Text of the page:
The basement is one of the most versatile areas in the home. It can function as work space, storage space, or even as an extension of your living space. But basements present some unique renovation challenges, particularly when it comes to selecting flooring. Because basements are subject to high moisture and low temperatures, it’s important to choose a flooring material that can stand up to these conditions. For instance, it’s best to avoid an organic material like hardwood that can accumulate mold and ultimately affect air quality. Fortunately, there are many less problematic materials to choose from. Read on to find out what type of basement flooring might best suit your needs.
Carpet tiles have long been a popular option in commercial spaces, but they’re a great choice for residential basements too. Look for tiles that are dense and flat, and buy extra squares so you have spares to swap in as sections wear down over time.
Photo: flickr.com via jahkula
Coating a concrete basement subfloor in epoxy will make it waterproof and durable. Available in water-based, solvent-based, and 100 percent solid solutions and in a variety of colors, epoxies can be easily applied to a basement floor in the course of a weekend.
Stain can dress up concrete floors with little cost or effort, and unlike some other types of concrete coating, stain is not prone to chipping or flaking. Stains come in water- or acid-based varieties and in a range of colors that offer the opportunity to play with different combinations and designs.
Affordable and timeless, ceramic tile can be installed directly over a concrete slab, provided the subfloor is fairly level. Tile is unaffected by water and humidity, making it a good choice for basement floors.
Vinyl Tile or Planks
Because basements are prone to moisture and flooding, it is wise to avoid hardwood flooring, which will become warped or damaged if exposed to water. You can still get the look of hardwood floors, though, if you opt for engineered wood boards. Made of layers of composite wood sealed with adhesives, engineered wood is less prone to swelling and can be glued in place or installed as a floating floor.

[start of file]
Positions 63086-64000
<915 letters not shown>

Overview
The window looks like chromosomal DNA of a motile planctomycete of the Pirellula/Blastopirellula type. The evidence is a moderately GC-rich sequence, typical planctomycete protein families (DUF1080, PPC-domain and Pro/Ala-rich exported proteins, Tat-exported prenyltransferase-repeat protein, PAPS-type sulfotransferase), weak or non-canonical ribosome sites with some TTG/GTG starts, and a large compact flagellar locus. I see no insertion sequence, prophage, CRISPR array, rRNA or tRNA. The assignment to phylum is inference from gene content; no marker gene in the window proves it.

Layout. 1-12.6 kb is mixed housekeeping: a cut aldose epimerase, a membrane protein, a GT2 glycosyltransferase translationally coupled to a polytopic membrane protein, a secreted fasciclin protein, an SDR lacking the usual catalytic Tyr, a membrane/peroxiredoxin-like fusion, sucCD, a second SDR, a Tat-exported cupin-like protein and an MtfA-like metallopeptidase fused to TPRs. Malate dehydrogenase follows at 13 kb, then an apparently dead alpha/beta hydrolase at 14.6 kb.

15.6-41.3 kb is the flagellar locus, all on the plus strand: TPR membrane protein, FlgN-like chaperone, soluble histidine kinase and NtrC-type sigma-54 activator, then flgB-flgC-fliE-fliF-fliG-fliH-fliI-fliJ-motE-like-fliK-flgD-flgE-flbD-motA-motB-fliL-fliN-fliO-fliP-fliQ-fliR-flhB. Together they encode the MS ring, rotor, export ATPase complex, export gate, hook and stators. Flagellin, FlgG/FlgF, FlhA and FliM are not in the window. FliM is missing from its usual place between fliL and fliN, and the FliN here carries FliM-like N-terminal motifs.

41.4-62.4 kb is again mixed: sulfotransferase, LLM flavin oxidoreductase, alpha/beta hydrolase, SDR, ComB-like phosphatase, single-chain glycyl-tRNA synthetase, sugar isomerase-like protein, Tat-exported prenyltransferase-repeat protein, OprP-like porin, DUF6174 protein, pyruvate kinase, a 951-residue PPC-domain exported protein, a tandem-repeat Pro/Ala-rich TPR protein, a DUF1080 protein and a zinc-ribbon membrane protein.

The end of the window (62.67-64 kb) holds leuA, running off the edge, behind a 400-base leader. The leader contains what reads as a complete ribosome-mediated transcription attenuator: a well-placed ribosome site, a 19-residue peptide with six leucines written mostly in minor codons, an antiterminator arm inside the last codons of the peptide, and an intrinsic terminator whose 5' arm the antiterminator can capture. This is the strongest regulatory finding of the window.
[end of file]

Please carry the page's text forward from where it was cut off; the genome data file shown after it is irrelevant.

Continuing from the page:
If you are comfortable painting your walls, you’ll have no problem with this easy solution for basement flooring. First, do a little homework and find a latex floor paint that performs well in high humidity and cool temperatures, then use a roller to apply at least two coats to a clean concrete floor.
Rubber Floor Tiles
Photo: YouTube.com via CostcoTV
Tough and flexible, rubber tiles lock together like puzzle pieces and provide comfort underfoot in high-traffic areas. Unlike rigid tiles, they are flexible enough to conform to uneven subfloors and can be easily swapped out as they sustain damage over time.
Large roll-out plastic or rubber floor mats are great temporary solutions for covering large sections of a basement floor, or even an entire floor. They do not require adhesive and feature nonslip textures to aid traction.
The basement is a convenient spare space for making it what you need (or want!) for your house: a family hangout, an extra bedroom, even a bar. Whether you’re looking to fully finish it or you’re making do with its bare bones, there’s a range of materials to choose from to help you finish the look.
Ready to remodel/add flooring to your basement? Contact us!
Custom Contracting, Inc.
1267A Massachusetts Ave.
Arlington, MA 02476